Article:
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So As By Fire
A Play in One Act
By Wm. Matthew Graphman
E-Book (available as PDF files)
About the Author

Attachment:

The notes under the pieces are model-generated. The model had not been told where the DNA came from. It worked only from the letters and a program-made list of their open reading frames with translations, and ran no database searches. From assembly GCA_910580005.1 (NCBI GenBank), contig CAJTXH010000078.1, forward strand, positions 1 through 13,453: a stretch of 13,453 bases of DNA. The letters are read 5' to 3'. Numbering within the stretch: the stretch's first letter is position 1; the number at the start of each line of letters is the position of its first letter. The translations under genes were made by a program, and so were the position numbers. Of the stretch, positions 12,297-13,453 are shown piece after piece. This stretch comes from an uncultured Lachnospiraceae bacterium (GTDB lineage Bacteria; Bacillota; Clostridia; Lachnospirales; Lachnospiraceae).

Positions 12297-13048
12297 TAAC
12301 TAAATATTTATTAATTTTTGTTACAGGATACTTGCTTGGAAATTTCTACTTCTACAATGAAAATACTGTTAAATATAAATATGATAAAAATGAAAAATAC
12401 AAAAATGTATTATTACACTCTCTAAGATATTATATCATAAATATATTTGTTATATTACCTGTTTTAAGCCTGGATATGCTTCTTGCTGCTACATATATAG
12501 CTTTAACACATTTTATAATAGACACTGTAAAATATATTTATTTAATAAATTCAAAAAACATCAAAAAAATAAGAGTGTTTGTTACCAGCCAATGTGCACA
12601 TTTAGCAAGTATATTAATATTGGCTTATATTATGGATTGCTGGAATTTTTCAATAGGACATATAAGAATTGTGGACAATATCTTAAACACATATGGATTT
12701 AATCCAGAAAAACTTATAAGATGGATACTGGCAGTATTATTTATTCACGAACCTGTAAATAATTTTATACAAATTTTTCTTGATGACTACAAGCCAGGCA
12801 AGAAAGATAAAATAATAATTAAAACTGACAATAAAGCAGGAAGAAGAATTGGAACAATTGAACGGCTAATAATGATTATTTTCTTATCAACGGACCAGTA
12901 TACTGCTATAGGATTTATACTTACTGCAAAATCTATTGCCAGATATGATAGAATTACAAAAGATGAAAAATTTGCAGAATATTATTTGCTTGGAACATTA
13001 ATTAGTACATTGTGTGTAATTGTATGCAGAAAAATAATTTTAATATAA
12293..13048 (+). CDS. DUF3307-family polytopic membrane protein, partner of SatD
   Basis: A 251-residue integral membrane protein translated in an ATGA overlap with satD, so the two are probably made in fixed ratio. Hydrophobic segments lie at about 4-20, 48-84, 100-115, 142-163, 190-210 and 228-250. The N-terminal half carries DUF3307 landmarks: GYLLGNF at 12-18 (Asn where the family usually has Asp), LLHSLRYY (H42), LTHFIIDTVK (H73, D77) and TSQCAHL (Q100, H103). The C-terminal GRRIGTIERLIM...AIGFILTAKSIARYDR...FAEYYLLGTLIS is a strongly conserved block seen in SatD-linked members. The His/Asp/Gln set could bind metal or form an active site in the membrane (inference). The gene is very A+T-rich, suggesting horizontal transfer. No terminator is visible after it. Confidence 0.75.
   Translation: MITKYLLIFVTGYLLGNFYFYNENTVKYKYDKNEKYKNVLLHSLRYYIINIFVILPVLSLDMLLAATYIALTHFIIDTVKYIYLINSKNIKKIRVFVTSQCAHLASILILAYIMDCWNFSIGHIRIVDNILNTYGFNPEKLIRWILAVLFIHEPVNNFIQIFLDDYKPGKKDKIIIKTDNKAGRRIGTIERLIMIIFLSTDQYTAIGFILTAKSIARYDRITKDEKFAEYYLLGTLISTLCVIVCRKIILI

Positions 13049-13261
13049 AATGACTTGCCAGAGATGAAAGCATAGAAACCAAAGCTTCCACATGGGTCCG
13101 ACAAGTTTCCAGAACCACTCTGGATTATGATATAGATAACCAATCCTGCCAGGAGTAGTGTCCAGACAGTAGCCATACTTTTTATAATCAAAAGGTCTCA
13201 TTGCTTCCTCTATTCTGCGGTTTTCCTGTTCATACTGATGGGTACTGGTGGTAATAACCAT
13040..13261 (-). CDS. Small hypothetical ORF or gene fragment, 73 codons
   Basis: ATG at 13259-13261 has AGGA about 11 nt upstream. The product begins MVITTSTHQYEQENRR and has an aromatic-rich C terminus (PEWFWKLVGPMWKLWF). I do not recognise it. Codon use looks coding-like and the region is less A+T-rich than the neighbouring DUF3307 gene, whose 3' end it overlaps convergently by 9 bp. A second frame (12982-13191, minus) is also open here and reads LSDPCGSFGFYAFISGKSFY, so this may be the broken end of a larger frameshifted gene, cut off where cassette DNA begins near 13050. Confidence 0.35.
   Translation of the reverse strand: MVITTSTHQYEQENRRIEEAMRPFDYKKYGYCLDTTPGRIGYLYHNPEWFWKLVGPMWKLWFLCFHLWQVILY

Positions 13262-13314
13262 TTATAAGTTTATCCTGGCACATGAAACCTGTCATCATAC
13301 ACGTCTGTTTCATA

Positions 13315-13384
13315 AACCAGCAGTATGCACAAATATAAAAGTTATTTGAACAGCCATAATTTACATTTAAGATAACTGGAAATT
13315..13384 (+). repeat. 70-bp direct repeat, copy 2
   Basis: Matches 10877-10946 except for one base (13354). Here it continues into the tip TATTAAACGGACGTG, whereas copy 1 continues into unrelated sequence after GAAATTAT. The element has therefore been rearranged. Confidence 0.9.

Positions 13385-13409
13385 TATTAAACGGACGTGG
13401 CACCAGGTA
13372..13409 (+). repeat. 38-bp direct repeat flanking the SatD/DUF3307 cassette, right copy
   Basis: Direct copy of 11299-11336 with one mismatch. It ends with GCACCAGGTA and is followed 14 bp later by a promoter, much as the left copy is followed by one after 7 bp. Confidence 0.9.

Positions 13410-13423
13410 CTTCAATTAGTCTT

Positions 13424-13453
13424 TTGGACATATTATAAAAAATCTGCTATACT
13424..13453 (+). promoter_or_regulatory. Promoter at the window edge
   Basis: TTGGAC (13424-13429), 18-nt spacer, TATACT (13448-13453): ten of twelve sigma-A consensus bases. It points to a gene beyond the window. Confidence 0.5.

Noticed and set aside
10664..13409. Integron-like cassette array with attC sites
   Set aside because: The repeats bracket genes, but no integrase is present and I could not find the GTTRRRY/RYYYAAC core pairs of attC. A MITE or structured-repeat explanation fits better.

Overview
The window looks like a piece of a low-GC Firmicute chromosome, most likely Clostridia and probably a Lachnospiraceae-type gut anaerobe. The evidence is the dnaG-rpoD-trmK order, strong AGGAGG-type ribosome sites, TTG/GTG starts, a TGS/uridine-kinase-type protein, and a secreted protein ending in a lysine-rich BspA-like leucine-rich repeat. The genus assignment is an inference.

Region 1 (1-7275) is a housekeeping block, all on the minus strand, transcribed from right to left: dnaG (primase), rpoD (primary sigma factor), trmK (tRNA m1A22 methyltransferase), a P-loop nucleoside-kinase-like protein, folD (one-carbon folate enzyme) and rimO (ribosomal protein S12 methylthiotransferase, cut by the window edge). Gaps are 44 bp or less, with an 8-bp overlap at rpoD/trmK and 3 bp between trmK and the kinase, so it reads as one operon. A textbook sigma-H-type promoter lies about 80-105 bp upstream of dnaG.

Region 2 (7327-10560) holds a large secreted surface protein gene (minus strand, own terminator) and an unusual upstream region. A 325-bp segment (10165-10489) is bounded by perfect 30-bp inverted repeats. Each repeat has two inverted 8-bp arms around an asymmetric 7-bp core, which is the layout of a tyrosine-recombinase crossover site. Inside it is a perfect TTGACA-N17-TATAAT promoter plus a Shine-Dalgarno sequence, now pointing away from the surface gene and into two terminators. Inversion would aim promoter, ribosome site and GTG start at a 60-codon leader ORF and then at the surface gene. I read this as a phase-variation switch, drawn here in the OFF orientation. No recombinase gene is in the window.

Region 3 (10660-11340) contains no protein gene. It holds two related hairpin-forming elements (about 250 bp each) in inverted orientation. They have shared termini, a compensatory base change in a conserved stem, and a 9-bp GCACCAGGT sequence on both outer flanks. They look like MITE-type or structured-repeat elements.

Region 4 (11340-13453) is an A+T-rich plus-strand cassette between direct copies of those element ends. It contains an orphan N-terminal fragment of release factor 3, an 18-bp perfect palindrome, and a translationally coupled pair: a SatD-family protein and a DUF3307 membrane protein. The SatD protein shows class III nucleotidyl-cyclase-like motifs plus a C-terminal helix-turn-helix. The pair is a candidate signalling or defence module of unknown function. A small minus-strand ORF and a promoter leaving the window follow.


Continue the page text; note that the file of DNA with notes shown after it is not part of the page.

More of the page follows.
Luke is the youngest of four, two older sisters and an older brother. Luke is a Christian who works as a firefighter in the suburbs of a distant city. He has come home for Christmas Eve only to spend the evening being chided by his older siblings. His Father & Mother try to calm the situation, but secretly side with the older kids over his lost potential as a professional athlete. The oldest, his brother – Jake, is a well-to-do accountant who is recently divorced. Jake has brought his son, Luke’s favorite nephew - Adam to the house to celebrate Christmas. Sabrina, the next oldest, is a graphics designer and she has a live-in boyfriend. This is the third or forth this year – but who’s counting. Melody is the next youngest of the group and she is still living at home. It is thought that she is on drugs, but mom & dad refuse to believe it. She barely managed to graduate high school, and is struggling with what to do with her life. She has spent the last couple years working part time at a quick-mart. She has aspirations of becoming a great writer, but has not managed to make anything happen. Mom & dad are retired. Both are believers, but have failed to live their faith for many years. Mom has recently begun to reach back towards her faith, but is struggling against the years of apathy and neglect. Dad has resolved to get no closer to God than he already is, and is simply biding his time. The story opens as the various characters arrive on Christmas Eve at mom & dad’s home to celebrate Christmas. The conversation quickly turns from one of everyday small talk to when the “Son of Missed-Opportunity” should arrive. Conversations ensue between parents and siblings awaiting for Luke’s arrival.